uncomfortable. Each human being has a certain amount of space
around them that is their personal private space, we should not
enter that on a social basis. Different cultures, different people
and different situations will influence the distance that we will
feel comfortable with. The intimate personal area around a human
being is probably less than 70 cm. If we look at each other from
within that distance the size of the face is quite big. If two
people meet and are madly in love with each other they might be
very close to each other at certain times. If they look at each
other from such a close proximity, say 20 cms, their face probably
will be so large that they can just see the whole face, quite
likely they are able to focus on the eyes or... and the rest is
all visible by peripheral vision, not sharp but recognisable.
This is what I mean by an intimate look or feel. I am not saying
this is the only way to create that look, after all we are photographers
and have various ways and means to convey emotions, feelings and
intimacy. In order to recreate that intimate feel the photograph
has to have a certain size to reflect the original combination
of intimacy if you were so close to each other. I would say the
portrait should be life-size or bigger when viewed from a close
distance, like a book on magazine. I will not ask my editor Brian
Curtis to give me a full page photograph to prove my point
same size photograph would not create that intimate feel when
it is hung on a wall in an exhibitionhall where the public can
only view the image from a distance of 3 m. or more. In that case
the image has to be approx 6 m high to have a similar effect.
At the moment I am just applying the rule of thumb, I am not
saying this is the only way to work. I am using these two extreme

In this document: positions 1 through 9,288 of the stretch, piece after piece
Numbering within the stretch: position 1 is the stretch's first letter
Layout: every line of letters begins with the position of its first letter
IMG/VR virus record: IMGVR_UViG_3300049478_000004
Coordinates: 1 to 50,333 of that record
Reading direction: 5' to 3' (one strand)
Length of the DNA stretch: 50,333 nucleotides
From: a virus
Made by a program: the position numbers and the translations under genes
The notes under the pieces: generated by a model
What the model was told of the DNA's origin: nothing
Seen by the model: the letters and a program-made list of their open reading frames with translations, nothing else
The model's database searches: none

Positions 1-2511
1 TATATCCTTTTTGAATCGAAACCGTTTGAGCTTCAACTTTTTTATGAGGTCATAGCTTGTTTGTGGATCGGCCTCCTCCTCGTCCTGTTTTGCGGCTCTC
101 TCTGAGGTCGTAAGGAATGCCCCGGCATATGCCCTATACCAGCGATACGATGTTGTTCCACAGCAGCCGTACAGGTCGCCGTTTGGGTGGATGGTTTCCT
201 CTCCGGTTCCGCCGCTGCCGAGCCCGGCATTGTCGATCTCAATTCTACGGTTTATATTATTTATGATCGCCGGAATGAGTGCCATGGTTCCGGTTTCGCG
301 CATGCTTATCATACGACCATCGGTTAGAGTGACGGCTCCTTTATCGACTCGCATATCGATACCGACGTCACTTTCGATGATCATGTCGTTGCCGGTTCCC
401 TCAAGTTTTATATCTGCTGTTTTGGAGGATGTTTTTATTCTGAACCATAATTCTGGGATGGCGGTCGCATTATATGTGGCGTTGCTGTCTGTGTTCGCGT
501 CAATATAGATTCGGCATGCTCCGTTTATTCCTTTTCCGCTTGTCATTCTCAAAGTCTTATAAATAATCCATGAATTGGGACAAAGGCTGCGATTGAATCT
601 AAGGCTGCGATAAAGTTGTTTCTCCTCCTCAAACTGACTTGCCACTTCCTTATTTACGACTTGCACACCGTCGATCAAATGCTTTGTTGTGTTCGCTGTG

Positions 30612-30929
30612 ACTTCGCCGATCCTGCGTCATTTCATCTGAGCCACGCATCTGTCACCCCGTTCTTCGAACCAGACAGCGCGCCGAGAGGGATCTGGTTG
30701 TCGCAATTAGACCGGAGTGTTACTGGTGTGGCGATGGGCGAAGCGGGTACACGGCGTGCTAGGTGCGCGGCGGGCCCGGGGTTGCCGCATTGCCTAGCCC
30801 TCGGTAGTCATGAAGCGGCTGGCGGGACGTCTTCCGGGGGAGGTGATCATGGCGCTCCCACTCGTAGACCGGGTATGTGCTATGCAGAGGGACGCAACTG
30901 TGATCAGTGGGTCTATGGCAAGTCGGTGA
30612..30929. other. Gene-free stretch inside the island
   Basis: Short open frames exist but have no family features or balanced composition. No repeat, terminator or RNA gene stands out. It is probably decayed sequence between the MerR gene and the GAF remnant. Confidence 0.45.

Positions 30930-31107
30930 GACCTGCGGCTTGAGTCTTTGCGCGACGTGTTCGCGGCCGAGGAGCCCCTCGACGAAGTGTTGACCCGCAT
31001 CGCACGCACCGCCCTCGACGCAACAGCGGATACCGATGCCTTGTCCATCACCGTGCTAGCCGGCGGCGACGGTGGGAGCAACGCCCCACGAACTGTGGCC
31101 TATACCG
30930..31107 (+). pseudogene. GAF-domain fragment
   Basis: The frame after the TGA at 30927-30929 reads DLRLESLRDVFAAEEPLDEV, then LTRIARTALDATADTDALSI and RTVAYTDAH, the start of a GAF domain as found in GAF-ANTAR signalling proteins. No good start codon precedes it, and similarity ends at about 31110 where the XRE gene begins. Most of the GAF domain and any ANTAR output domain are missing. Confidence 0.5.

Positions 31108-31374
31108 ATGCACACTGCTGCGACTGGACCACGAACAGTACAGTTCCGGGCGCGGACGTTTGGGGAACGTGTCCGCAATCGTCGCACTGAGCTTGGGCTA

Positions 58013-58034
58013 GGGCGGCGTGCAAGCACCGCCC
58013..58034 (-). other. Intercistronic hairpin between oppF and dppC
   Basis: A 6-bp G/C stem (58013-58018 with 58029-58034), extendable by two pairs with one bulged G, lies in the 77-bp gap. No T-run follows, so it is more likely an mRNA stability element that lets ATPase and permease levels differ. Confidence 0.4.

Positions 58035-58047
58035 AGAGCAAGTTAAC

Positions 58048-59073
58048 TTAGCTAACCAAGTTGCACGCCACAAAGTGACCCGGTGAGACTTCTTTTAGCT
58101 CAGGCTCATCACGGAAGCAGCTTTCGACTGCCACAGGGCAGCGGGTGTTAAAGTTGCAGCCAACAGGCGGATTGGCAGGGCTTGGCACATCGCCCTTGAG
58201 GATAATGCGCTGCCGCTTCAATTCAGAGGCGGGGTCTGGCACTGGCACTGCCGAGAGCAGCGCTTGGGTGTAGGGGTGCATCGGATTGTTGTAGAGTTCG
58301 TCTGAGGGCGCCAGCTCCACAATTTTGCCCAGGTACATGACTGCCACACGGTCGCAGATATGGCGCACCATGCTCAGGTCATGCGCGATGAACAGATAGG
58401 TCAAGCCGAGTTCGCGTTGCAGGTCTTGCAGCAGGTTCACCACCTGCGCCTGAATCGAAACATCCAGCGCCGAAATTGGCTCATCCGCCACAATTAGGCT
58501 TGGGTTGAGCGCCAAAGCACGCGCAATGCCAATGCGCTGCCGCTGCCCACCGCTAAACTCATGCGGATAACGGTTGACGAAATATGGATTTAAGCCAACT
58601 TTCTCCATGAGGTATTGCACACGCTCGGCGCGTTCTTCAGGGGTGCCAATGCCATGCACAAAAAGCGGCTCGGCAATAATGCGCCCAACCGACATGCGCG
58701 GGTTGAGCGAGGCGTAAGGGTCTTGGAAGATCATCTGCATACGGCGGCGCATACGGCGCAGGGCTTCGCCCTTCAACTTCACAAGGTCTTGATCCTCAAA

suggestions to show that the size of the photograph is important
when you consider where it is seen and what the viewer can or
should experience when they see it.
If you printed the same photograph very small you invited the
viewer to come very close to see detail -Thus it could become
I have read that the ultimate intimate space of a photograph
is in a publication when the viewer will actually make page contact
with the photograph like in a "scratch and sniff" perfume
Personal space exists in the studio when we take the photographs.
We are told "don't touch the model" because that way
we can enter the models personal space. This cliche is not always
valid, it depends on the situation and understanding between photographer
and client. We can avoid entering the model or clients personal
space by using a longer lens. That way we can get the intimate
look and feel without invading personal space.
Viewing you from a distance (outside tomato range
For feedback, express your view - contact me at email@example.com
Viewing you next time,
Robert A F van de Voort
A Lens With a View to View
About the author:
Robert van de
Voort is a professional photographer and writer, with his headquarters
located on the North Island of New Zealand. Robert's professional
photographic career spans the course of over 20 years, with
work in stock, advertising, studio, digital photography and
much more! You can learn more about Robert and see examples
of his stunning work by visiting his website at www.AlbanyStudios.co.nz.